Who is Agent Tesla and what do they want with my business?
If I were to write an action movie based on Elon Musk, I'd probably change his name to Agent Tesla. However, impeding my Hollywood blockbuster is the fact that the Agent Tesla name has already been taken.
Strangely, it hasn't been taken by a 'who', it's been taken by a 'what'. Agent Tesla is in fact the name of a Trojan that is wreaking havoc in the digital space. What makes this particular Trojan so peculiar is that it's hidden in plain sight. The developers market it on the dedicated Agent Tesla website as a software “for monitoring your personel [sic] computer”, emphasising the fact that it is "not a malware".
Despite these claims, you should make no mistake: Agent Tesla is indeed a spyware that has been rife for years. However, the proprietors continue to say that anyone using it with ill-intent will have their licence revoked. In fact, they even suspended sales at one point after claiming to ban accounts using it maliciously, introducing new measures to ensure it doesn't happen again. Hmmm.
Having unsuccessfully pulled the wool over expert eyes, the cybersecurity industry has an in-depth understanding of this threat type. In particular, Agent Tesla is a password-stealing software that has been active since 2014. Marketed as a key logger for personal use, it is this very feature that malicious actors use in their hacking endeavours. It can also steal clipboard data, capture videos and pictures through the camera, and steal information from forms.
It's an especially popular software among the hacker community because it's so easy to use. What's more, it actually comes with support staff that share advice on its illicit use. Way to be subtle!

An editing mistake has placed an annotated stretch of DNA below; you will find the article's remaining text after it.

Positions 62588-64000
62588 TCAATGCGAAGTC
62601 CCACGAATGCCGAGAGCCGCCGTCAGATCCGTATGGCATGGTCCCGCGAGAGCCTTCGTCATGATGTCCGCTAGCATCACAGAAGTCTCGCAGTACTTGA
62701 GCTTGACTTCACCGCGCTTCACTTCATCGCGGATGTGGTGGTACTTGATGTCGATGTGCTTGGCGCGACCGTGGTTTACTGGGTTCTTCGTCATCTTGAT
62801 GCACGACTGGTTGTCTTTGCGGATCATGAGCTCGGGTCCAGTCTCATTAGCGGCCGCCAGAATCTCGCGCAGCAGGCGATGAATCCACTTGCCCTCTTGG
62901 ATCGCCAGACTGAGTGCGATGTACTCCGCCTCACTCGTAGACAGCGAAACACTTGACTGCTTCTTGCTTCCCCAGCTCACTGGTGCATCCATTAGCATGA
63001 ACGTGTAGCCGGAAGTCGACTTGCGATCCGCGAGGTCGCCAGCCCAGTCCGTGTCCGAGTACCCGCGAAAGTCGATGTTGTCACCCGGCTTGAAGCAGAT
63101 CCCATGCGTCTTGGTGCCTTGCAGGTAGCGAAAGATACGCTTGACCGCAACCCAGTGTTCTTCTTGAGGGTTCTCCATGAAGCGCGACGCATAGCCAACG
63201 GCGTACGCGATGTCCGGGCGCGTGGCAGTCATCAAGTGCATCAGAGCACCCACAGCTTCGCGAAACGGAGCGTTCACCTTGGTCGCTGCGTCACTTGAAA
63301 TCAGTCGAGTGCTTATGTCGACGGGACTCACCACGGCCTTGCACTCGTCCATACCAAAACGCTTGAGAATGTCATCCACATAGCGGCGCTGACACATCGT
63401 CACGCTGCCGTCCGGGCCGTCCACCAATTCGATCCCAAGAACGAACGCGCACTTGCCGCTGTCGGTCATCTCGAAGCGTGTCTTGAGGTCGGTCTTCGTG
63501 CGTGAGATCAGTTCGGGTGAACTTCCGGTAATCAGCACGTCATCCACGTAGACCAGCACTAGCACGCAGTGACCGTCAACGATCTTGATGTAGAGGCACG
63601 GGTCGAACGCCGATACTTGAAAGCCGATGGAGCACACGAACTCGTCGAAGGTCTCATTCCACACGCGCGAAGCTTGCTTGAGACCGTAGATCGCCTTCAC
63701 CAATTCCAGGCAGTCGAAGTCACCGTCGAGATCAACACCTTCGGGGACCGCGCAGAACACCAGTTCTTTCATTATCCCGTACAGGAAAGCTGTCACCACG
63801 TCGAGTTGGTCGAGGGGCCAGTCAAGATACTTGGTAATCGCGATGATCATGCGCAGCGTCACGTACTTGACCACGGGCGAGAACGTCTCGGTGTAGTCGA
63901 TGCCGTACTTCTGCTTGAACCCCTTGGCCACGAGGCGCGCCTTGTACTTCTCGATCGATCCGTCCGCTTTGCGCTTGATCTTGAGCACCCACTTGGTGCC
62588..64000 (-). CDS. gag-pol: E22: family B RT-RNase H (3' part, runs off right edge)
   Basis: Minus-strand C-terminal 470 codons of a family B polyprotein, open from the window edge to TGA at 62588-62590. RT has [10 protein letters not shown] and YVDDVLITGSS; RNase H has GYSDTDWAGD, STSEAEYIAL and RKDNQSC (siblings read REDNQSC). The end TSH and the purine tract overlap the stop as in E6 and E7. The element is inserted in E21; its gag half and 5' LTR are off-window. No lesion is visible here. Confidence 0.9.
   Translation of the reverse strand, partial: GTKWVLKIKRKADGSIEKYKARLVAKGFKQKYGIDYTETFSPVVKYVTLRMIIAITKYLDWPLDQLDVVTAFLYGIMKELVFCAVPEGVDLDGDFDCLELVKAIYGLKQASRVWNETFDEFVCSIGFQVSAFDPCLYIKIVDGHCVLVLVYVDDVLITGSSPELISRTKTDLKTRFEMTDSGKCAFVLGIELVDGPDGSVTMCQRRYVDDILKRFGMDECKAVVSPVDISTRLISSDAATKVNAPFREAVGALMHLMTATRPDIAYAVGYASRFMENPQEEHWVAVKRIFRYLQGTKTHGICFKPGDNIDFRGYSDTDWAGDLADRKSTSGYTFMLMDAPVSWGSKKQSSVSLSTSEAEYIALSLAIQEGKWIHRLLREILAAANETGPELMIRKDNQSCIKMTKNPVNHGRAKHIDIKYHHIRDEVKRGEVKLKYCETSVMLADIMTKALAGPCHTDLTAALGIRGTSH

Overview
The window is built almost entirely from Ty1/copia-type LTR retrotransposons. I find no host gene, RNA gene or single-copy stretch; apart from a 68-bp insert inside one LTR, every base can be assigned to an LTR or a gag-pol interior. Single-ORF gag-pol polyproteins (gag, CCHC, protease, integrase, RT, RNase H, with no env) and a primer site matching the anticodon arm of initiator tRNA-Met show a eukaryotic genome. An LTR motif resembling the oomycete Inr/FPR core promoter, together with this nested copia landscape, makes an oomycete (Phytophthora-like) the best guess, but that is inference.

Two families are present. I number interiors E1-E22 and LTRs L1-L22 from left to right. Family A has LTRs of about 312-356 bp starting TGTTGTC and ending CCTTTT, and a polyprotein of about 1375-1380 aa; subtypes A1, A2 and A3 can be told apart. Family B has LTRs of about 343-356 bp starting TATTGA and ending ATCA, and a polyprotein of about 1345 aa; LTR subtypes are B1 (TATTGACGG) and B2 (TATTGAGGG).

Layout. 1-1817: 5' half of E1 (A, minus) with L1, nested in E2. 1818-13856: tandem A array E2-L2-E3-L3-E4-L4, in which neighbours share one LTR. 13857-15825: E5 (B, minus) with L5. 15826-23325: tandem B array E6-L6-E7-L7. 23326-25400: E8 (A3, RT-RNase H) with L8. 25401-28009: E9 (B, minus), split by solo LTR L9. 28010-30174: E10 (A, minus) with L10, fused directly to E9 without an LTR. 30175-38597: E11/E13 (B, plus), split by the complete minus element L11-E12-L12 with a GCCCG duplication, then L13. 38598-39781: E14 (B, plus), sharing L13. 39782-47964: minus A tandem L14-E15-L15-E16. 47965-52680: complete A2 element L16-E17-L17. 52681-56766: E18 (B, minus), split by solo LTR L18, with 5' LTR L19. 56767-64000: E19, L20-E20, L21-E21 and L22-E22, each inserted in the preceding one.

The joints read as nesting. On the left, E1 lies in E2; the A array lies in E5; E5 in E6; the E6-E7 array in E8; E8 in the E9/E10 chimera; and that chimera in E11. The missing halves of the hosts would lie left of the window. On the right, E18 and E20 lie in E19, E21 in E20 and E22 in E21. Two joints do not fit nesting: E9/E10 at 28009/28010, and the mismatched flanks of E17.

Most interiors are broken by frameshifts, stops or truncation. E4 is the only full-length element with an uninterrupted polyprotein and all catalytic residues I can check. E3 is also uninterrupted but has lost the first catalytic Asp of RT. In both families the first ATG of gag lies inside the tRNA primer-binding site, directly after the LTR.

What does it matter right now?
Agent Tesla is already on the rise given its ease of use. However, following the coronavirus outbreak, there has been a spike in phishing attacks. 'How are phishing attacks relevant to a virus?', you might ask. Well, the World Health Organization has issued a warning after becoming aware of suspicious emails. In said emails, malicious actors are impersonating the organisation to capitalise on the outbreak.
Many of these actors are using Agent Tesla to carry out these attacks. In particular, the emails offer information from the "WHO" (not) or may try to entice readers with a supposed cure. Understandably, people will then follow the steps as the attack suggests and unknowingly hand their private information over.
In any case, Agent Tesla is difficult to spot – in fact, detection as a whole is considered to be futile. Instead, organisations and individuals alike would do well to exercise complete caution when opening clicking on links and attachments. As well as this, it's best to ensure that all devices are always running on the most up-to-date version of their antivirus software. In other words: vigilance, vigilance, vigilance!
Next, check out our Ask the Expert with Paul Clark at Poly.